Repeal Legislation

The Clean Energy Legislation (Carbon Tax Repeal) Bill 2014 passed through the Senate on 17 July 2014 and received Royal Assent on the same date with an effective date of 1 July 2014.

The legislation includes the amendments negotiated by the Palmer United Party relating to price exploitation. Price exploitation will occur if a retailer (or other relevant entity) fails to pass through all of the its cost savings that are directly or indirectly attributable to the repeal of the carbon tax. Failure to pass through savings could result in significant penalties.

Implications for Energy Customers

The impact of the repeal of the carbon tax on business customers depends upon the nature of their energy supply contract. There are generally three types of energy supply contract:

Bundled Contracts (Small Business)

These contracts are for customers that typically use less than 160 MWh pa (or 100 MWh pa in Queensland). The tariffs under these contracts are “bundled” and include the applicable carbon tax-related charges.

For these contracts, it may take retailers some time to accurately calculate the savings from the repeal of the carbon tax and to modify their systems to pass through savings to customers. Customers may not see a change in their energy costs for some months, however, when savings are passed through, they will need to be backdated to 1 July 2014.

Unbundled Contracts – Carbon Exclusive

Larger customers (i.e. customers using more than 160 MWh pa, or 100 MWh pa in Queensland) typically have unbundled contracts, with separately identified charges for wholesale energy, network use of system, renewable energy, market fees and retailer fees.

Customers with carbon exclusive contracts will also have separately identified carbon-tax-related charges on their energy invoice. For these customers, the removal of the carbon tax component of the contract is relatively straight forward. These customers should see carbon charges removed from their bills in July or August 2014. If the removal of carbon charges is delayed for any reason, the eventual pass through of savings will need to be back-dated to 1 July 2014. Please note, all e4b customers are on carbon exclusive contracts.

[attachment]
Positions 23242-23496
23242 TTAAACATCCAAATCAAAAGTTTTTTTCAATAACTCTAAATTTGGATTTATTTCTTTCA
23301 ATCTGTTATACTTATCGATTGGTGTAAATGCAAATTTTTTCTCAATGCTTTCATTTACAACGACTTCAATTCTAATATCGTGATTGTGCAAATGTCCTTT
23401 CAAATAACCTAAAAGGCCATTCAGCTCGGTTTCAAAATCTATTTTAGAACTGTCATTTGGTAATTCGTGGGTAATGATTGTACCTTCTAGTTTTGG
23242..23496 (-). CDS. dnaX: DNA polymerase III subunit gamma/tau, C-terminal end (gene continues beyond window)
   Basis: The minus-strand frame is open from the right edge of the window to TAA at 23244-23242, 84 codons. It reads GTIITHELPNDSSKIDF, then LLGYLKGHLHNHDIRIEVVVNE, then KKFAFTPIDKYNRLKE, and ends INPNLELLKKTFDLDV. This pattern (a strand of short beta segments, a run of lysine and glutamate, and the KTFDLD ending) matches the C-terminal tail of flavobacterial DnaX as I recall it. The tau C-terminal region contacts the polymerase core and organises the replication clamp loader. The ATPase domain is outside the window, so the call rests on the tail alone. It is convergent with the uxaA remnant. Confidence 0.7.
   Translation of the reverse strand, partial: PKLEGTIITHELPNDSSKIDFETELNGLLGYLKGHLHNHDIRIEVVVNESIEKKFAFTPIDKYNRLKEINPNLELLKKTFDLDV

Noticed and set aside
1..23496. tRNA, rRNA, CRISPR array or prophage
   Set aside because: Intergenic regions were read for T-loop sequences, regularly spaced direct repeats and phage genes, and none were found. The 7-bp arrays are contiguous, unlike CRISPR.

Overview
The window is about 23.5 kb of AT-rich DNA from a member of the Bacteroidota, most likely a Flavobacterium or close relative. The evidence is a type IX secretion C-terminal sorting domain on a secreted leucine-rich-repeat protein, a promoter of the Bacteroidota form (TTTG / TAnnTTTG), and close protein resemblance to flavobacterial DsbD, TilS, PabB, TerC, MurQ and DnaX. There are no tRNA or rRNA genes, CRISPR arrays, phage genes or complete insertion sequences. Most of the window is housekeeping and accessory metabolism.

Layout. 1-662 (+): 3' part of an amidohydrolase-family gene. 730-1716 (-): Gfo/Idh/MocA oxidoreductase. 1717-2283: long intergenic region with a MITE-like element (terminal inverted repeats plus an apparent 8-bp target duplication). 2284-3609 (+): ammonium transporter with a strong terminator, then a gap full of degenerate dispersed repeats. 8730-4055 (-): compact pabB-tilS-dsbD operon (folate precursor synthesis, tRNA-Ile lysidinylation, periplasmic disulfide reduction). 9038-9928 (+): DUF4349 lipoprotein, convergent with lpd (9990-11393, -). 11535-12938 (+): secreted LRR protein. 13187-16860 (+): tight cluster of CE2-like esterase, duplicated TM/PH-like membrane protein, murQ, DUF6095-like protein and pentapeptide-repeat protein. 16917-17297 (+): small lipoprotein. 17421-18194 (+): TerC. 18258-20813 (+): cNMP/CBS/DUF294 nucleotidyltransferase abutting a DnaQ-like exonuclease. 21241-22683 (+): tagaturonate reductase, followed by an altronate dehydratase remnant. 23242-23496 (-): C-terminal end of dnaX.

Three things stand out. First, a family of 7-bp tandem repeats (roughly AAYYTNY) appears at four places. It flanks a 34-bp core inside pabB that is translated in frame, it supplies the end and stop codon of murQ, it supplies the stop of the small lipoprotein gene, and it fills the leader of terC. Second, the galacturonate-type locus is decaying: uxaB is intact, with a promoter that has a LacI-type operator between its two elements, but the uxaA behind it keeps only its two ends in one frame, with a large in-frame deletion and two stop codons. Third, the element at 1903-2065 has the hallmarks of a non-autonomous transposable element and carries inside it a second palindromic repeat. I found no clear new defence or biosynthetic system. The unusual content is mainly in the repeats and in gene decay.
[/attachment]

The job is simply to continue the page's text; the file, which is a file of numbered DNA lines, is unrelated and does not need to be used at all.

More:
Unbundled Contracts – Carbon Inclusive

For customers with carbon inclusive contracts, carbon charges are included in the wholesale energy rates under the contract (i.e. the peak, shoulder and off-peak c/kWh rates).

The position in relation to these contracts is much less clear, and will depend upon a range of factors including the specifics of the contract, the retailer’s contractual arrangements with energy wholesalers and interpretation of the new laws. It may take some time for these issues to be resolved.

It may be the case that customers with Carbon Inclusive contracts do not see any reduction in their costs until the expiry of their current energy supply contract.

What do I need to do?

e4b customers do not need to do anything at this stage. We will be checking your bills to make sure that they reflect the new legislation and if we identify over-charging, we will contact you to discuss a process for recovery of those costs.

If you are not a current e4b customer and you have a bundled carbon inclusive contract, please contact us to discuss possible options for securing a reduction in your costs. e4b will also keep you updated on the impact of the legislation as applied by your retailer and the market in general.

Contact Us

If you have questions regarding the carbon tax repeal, please contact e4b to discuss how we can assist.

Further information on the carbon tax repeal can be found at:

ACCC – Carbon tax price reduction obligation
Department of Environment – Repealing the Carbon Tax
Ashurst Lawyers: Greenhouse Update – 18 July 2014
Ashurst Lawyers: Greenhouse Update – 17 July 2014